Wanted to give some real quick feedback.
First, let me say thanks for providing this interface. It saves me from having to do it (I had actually already started - but you guys are much farther along) and I can assure you, your efforts are most appreciated.
While I've not done a lot with the API, I have played a little thus far. The network console interface is really, really, helpful. Since this project is currently sans documentation or even pydoc, allowing for introspection is a real life saver. I'm just throwing this out there, but I seem to recall ipython has an interface to allow for wrapping for network/interactive shells. I wouldn't swear to that though. You might want to see if this is a viable upgrade. Having something with the power of ipython as a console would be simply awesome. Then again, you guys might be considering the console as a short term solution for now.
I have noticed the interface in general is extremely fragile. This is already noted in the release notes but it doesn't hurt to reaffirm what you already know.
Parameter validation and exception/error handing would be a huge improvement over crashing Spring. In my opinion, this is the single largest obstacle to prevent wider acceptance of the python interface.
Here's what I'm working on. I've created an "AI" called, "RAIMI" (Remote AI Management Interface). This in turn uses Pyro (version 4 for now - for performance/simplification reasons). As the description implies, its really more of an interface for AIs rather than an AI proper. Then, "user AIs" make themselves known via the name server. On event from Spring, RAIMI looks up an AI for the team and passes the event to the AI. At any rate, RAIMI would be fairly static and generally not changed by would be AI authors. In turn, developers make their AI available via the name server whereby RAIMI is able to discover them. This glosses over various details because its both tedious and I'm working out some of the details and coding.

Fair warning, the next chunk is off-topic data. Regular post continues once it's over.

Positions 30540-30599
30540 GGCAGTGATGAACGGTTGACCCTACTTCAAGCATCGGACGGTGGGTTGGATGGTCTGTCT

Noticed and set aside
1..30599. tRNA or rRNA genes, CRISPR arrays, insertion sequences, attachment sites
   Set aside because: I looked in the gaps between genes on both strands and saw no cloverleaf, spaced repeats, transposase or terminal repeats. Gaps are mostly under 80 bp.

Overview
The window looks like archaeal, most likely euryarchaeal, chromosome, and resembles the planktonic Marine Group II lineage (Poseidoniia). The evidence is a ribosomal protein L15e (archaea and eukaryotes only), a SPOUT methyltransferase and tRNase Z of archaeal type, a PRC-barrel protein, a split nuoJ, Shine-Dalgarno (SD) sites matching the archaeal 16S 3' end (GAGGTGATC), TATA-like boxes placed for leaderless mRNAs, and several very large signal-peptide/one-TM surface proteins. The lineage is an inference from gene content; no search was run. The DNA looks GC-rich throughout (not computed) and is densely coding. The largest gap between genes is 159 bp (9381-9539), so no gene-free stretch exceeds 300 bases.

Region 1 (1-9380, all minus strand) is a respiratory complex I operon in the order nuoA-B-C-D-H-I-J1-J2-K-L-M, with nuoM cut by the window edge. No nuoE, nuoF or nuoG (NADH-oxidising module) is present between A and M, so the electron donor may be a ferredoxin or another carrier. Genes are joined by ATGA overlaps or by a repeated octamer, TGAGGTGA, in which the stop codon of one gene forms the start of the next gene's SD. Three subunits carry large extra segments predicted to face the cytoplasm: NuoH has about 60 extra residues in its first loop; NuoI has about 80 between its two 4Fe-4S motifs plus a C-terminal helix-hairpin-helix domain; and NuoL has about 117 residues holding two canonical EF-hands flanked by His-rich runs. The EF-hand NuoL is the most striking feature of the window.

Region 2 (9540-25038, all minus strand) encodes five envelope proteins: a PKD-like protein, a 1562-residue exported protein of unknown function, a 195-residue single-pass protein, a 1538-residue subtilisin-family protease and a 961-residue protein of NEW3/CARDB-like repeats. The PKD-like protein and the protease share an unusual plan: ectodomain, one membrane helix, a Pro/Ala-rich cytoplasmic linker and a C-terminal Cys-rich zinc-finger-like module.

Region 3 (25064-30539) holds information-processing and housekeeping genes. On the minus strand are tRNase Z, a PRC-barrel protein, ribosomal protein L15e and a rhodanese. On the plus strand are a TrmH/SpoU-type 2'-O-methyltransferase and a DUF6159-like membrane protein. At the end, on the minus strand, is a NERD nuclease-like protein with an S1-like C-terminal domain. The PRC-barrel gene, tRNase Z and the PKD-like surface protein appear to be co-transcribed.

I fully expect RAIMI will do things like statistical analysis of the map, saving each remote AI from having to do so. None of which is remotely close to being coded yet. It of course, also acts as a synchronizing gateway for callbacks, back into the Spring engine; so as to insure single threadedness. This approach should reduce redundant work between multiple AIs as well as drastically improve performance for AI startup (metal mapping/analysis) without having to make a ton of AI calls to obtain such information (I assume).
In doing so I hope this approach allows each team AI to run on one or more CPUs on one or more computers. There are some very real questions yet to be answered which will determine if my approach has wings. If this works it means each AI can run on different machines/CPUs, independent of the game's CPU load.
If my approach pans out, and that's currently a big if, I intent to provide a complimentary library to aid in developing AIs such that the library helps with common tasks, asset tracking, basic strategies, etc. In doing so, I hope to allow people to concentrate on AI implementation rather than becoming mired in the many small details of AI game development.
I'll keep you guys updated as I continue to make progress.